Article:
• Gunnar Broad – a former Union soldier with a perchance for extreme violence. After the events of Valbeck, Gunnar, a former breaker, now finds himself in the employ of Savine, and works as her brutal enforcer.  Gunnar is another fascinating character, who attempts to escape from the violence that he has known his entire life.  However, this is easier said than done, and his chapters feature some fantastic examination of self and philosophical thoughts on personality and the events of the past.
  • Jonas Clover – an old and experienced Northern warrior who works as an advisor for Stour Nightfall. Clover, who remains my absolute favourite character in this new trilogy, is an exceedingly entertaining person, thanks to his unique sense of humour and jaded personality.  Clover really stands out as a character, mainly because he is so different to the other Northern characters in the book.  While most of the people he surrounds himself with are eager for combat or glory, Clover is the only one extolling the virtues of patience and self-restraint, much to the other character’s annoyance.  However, he is usually right, and he has developed a habit of surviving as a result.  I really love this character, especially because he has some of the best lines and insults in the entire book.  It was really entertaining to see him work under the brash and arrogant Stour Nightfall, as Clover is constantly forced to try and reign in his new king, with little effect.  Despite not being used as much as I would have liked, Clover is still a standout character in this novel, and he has some very memorable moments as a result.

I really enjoyed all these excellent character arcs, and I thought that each of them was incredible and enjoyable in their own rights.  However, thanks to how the narrative progressed, many of these character arcs crossed over a lot more than in the previous novel, and you get to see the various storylines proceed side-by-side as a result.  Because of how they were connected, Orso, Savine and Leo tended to get the most focus throughout the book, and some of the other point-of-view characters (Vic, Broad and Clover in particular), did not get as many chapters told from their perspective.  While I would have loved more scenes from some of the other characters (more Clover would have been awesome), I felt that this was a good character balance and I liked how the various arcs progressed.  All the character arcs worked together exceedingly well, and I really liked how together they formed an exceptional and addictive plot.  The protagonists of The Trouble with Peace go through a lot in this book, and I enjoyed seeing how each of them progressed through their latest trials and dangers.  I look forward to seeing what happens to them in the final book of the trilogy and I imagine some dark things are in store for most of them.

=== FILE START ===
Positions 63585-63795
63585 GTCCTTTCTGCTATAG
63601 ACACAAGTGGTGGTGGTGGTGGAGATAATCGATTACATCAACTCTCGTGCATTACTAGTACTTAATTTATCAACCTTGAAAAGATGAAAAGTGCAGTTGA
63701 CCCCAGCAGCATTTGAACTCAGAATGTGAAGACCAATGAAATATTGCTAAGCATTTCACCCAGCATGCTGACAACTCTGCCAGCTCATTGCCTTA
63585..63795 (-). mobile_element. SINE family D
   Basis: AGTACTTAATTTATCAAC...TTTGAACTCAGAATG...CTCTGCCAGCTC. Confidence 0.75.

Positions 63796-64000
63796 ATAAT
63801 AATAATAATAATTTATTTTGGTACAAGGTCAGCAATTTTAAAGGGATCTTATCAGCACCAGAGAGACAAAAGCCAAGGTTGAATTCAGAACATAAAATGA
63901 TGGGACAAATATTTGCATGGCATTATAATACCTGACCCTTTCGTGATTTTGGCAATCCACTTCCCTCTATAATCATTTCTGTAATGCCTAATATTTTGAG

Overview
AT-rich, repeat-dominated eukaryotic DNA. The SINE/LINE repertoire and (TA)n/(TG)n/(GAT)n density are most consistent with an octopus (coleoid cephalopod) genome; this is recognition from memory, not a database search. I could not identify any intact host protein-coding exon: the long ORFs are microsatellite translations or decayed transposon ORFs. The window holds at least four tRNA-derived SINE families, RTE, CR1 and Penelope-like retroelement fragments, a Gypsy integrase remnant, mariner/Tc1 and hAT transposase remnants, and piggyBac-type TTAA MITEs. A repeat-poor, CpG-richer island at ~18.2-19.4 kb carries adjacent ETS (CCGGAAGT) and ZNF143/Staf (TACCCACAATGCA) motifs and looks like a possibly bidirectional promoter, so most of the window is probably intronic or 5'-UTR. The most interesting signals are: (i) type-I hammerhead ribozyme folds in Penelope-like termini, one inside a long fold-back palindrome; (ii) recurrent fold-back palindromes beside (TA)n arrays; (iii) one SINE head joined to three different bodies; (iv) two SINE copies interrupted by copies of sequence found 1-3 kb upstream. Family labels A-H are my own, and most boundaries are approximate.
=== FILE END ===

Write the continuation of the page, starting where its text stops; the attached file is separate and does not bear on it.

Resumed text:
In addition to all the outstanding and complex main characters, Abercrombie also has a great swathe of supporting characters throughout the novel and are extremely entertaining or memorable in their own right (I was a particular fan of the wild hillwomen, Isern-i-Phail).  Abercrombie does an excellent job building these characters up through the course of the book, and there are some amazing and entertaining personalities featured as a result.  However, readers should be extremely cautious about getting too attached to some of these characters, as their life expectancy is a little less certain than the main cast.  The Trouble with Peace also saw the return of several characters featured in the original The First Law books, including a couple of former point-of-view characters.  It was great to see how their stories continued years after the heydays of their adventures, and it adds an interesting aspect to the novel.  Fans of the original trilogy will no doubt enjoy seeing these characters return but should prepare to have their hearts broken.  I really liked the various storylines associated with these characters, and I was also impressed by several twists Abercrombie threw in around them, including one particularly good twist about who the ultimate antagonist of this latest trilogy really is.  Several of the scenes that utilise a ton of separate perspectives to show a single event are often briefly shown from the perspective of some of these side characters, as well as a few additional minor characters who only appear for that scene.  The author really makes the most of these scenes, introducing the character and setting up their personality and history in short order, and then showing how that event affects them (usually in a terribly negative way).